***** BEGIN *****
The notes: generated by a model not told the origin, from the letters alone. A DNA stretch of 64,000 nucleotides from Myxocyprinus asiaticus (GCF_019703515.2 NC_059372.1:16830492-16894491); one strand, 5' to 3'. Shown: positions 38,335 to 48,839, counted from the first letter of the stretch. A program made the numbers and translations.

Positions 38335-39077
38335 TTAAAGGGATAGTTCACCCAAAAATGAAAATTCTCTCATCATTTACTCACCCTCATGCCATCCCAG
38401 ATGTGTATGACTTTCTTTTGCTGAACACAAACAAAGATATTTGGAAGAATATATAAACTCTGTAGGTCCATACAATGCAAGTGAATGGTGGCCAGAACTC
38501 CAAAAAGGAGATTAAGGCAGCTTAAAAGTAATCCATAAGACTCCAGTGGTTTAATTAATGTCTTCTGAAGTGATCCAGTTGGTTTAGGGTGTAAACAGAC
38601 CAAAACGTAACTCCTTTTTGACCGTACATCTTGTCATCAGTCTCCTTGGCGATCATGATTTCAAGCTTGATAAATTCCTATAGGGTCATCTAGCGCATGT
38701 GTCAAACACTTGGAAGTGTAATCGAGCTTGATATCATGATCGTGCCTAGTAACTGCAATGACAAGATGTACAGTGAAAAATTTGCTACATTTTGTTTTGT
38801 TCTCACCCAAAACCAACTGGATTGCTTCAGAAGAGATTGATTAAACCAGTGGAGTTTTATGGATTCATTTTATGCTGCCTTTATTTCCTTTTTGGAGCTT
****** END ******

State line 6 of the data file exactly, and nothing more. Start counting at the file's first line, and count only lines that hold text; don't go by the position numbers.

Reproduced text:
38601 CAAAACGTAACTCCTTTTTGACCGTACATCTTGTCATCAGTCTCCTTGGCGATCATGATTTCAAGCTTGATAAATTCCTATAGGGTCATCTAGCGCATGT